Conclusion and Future Work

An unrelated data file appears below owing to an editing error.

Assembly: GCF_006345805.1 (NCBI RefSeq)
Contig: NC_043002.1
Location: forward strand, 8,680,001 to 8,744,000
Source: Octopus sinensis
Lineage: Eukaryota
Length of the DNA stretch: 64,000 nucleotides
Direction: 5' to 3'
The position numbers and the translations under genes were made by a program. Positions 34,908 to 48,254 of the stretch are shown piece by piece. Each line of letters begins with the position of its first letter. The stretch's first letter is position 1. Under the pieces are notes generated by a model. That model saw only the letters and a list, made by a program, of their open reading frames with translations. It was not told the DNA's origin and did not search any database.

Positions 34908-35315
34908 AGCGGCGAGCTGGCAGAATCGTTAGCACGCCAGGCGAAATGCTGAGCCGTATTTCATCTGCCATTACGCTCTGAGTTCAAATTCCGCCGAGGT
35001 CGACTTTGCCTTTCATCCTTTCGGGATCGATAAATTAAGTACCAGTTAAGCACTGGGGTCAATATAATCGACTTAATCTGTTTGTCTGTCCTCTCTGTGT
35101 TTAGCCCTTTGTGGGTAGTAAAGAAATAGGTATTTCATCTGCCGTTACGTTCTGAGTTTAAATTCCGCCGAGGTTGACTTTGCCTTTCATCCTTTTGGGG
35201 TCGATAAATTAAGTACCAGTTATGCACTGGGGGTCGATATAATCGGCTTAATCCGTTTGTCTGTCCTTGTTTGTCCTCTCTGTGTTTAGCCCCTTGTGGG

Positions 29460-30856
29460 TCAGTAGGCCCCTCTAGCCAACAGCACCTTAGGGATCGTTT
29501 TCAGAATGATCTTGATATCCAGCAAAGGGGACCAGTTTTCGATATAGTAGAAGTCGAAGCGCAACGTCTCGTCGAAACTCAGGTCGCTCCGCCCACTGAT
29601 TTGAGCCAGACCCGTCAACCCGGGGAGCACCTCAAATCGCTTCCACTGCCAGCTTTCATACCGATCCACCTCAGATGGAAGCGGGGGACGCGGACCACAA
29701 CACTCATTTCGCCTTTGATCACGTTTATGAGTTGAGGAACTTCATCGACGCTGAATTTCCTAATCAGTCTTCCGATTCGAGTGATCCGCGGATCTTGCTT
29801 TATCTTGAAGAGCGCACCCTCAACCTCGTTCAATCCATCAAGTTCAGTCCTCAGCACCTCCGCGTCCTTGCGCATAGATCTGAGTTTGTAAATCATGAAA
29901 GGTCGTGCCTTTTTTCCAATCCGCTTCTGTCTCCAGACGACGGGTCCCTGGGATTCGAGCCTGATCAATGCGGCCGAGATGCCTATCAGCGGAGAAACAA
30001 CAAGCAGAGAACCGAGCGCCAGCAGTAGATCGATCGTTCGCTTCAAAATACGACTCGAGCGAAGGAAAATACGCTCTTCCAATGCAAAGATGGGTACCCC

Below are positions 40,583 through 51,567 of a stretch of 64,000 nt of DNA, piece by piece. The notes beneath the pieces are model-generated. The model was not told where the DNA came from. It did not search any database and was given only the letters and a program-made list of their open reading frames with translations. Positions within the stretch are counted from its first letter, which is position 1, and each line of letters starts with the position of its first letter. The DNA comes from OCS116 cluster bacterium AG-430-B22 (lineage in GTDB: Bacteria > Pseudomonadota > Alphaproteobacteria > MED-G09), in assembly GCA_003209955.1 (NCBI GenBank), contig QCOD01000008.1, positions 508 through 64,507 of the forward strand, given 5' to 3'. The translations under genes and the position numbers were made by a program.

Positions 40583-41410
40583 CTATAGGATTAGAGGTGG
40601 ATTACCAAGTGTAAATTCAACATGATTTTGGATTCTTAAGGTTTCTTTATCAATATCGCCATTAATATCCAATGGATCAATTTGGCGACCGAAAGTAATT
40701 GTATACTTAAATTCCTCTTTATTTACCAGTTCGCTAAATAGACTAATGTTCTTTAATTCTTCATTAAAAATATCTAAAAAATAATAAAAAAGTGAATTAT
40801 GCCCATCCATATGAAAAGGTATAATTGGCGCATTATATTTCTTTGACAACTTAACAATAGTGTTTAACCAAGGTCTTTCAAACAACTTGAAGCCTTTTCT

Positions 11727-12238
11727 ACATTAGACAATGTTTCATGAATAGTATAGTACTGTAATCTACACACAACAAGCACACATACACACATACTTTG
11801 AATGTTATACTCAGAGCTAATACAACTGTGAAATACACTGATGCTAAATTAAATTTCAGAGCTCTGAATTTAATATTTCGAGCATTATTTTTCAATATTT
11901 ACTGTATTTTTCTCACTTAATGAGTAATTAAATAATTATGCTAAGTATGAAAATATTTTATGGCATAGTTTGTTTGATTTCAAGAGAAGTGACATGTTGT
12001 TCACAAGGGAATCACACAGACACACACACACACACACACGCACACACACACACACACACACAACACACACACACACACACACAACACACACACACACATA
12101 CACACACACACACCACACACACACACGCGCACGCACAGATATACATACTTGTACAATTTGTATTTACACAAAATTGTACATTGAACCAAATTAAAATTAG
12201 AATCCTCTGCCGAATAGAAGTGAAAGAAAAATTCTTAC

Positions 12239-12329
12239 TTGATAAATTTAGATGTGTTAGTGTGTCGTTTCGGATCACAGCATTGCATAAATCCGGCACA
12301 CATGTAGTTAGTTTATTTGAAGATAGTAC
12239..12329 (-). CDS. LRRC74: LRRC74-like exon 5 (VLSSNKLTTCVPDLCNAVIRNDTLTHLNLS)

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The artificial pancreas employing subcutaneous sensing and delivery is progressing at a steady pace and a commercially available one looks highly possible in a few years time. However there is still much scope for work on an implantable artificial pancreas. The sensor, pumps, power and electronics have to last the lifetime of the patient or at least a few decades due to the invasiveness of the surgery required. Wireless technology for communication with electronics across the organs, muscles and tissues needs to be powerful yet consume little energy. The electronics have to meet the reliability and safety requirements for implantable devices. Further studies have to be done to assess implant sites, including the one proposed in the iliac crest which is a site where herniation can occur.